Aquatic biologist, Environmental Research Laboratory, U.S. Environmental Protection Agency, Gulf Breeze, Fla.
Associate professor, Faculty of Mathematics and Statistics, University of West Florida, Pensacola, Fla.
Pages: 11 Published: Jan 1979
Extensive testing has shown that Kepone is rapidly accumulated by estuarine animals when administered in water or food. Flow-through laboratory experiments with oysters, shrimp, crabs, and fish indicate that the food-chain transfer of Kepone is important in predicting Kepone residues in estuarine organisms. The rates of Kepone movement through estuarine organisms were previously unknown; rates of uptake and depuration by these organisms were determined with a regression model that describes mathematically the uptake and depuration of Kepone by these organisms. The model describes biological data as a single equation, thus allowing variations, due to many physical, chemical, biological, and random-error factors, to be analyzed simultaneously.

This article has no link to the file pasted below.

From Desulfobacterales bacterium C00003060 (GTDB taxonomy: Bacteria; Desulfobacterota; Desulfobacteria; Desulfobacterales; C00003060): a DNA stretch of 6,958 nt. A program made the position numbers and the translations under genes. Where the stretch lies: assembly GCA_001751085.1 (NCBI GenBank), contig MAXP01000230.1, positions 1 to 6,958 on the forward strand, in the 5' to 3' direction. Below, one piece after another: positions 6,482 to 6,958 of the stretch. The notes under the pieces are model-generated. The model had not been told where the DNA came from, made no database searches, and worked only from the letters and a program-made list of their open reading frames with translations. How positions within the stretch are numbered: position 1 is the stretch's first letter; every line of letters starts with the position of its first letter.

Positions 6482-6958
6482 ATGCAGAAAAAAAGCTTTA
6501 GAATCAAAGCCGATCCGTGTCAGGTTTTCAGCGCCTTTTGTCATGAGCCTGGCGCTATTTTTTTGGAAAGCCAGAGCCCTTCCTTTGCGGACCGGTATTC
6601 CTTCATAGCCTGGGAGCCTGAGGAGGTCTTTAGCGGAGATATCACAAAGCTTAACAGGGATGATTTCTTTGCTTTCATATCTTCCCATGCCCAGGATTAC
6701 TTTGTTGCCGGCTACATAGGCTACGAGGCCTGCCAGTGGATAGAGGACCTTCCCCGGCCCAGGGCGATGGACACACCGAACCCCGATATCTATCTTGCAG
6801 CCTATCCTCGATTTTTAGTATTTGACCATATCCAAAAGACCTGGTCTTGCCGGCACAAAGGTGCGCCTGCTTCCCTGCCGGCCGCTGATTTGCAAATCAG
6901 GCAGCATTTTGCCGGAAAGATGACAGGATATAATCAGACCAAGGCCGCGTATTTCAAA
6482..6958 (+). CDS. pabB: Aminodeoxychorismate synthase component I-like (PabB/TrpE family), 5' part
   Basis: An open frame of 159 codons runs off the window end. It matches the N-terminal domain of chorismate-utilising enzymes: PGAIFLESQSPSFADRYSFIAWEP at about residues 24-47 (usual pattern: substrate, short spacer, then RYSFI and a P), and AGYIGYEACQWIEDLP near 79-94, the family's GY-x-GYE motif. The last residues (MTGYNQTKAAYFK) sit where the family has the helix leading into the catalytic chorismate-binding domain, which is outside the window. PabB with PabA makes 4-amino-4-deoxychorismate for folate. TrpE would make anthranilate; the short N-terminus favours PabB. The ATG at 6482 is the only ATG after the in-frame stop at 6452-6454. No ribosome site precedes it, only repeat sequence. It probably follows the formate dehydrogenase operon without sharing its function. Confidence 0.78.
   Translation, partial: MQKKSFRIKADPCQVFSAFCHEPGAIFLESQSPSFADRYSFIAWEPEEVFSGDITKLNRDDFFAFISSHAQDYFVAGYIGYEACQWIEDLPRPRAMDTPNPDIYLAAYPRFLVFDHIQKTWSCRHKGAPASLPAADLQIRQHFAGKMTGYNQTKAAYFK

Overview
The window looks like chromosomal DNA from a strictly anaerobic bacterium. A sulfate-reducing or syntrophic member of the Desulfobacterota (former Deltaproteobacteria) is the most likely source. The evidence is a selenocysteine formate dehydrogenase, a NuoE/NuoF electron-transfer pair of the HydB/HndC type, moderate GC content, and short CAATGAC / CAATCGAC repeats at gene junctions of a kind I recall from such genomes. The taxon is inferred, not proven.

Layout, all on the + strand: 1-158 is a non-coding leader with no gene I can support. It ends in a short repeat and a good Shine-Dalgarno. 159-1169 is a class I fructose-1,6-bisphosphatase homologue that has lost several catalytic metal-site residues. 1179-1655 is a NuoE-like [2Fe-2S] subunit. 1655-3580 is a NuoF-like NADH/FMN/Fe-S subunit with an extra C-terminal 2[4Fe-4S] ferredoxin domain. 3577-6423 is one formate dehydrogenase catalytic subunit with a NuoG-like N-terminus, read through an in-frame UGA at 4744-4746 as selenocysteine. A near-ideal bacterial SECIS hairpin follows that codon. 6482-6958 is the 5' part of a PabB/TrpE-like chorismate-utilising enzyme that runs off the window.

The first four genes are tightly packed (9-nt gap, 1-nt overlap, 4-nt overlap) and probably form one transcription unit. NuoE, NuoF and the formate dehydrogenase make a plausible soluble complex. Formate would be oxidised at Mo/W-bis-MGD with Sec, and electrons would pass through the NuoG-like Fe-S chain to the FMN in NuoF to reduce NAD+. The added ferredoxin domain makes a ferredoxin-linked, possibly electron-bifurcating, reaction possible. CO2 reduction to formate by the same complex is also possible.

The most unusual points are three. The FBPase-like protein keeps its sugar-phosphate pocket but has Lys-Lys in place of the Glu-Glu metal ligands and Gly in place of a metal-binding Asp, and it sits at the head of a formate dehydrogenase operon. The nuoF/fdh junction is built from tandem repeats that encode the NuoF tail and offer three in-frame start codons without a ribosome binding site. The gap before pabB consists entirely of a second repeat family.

The direct application of this model to cautious extrapolation will aid administrative decisions that affect water quality. The rates calculated by this single-species model can be also used in developing models that can predict the long-term fate of Kepone or of other pollutants in an estuarine environment.
Kepone, estuarine biota, food chain, uptake (bioconcentration), model (mathematical), aquatic toxicology
Paper ID: STP34890S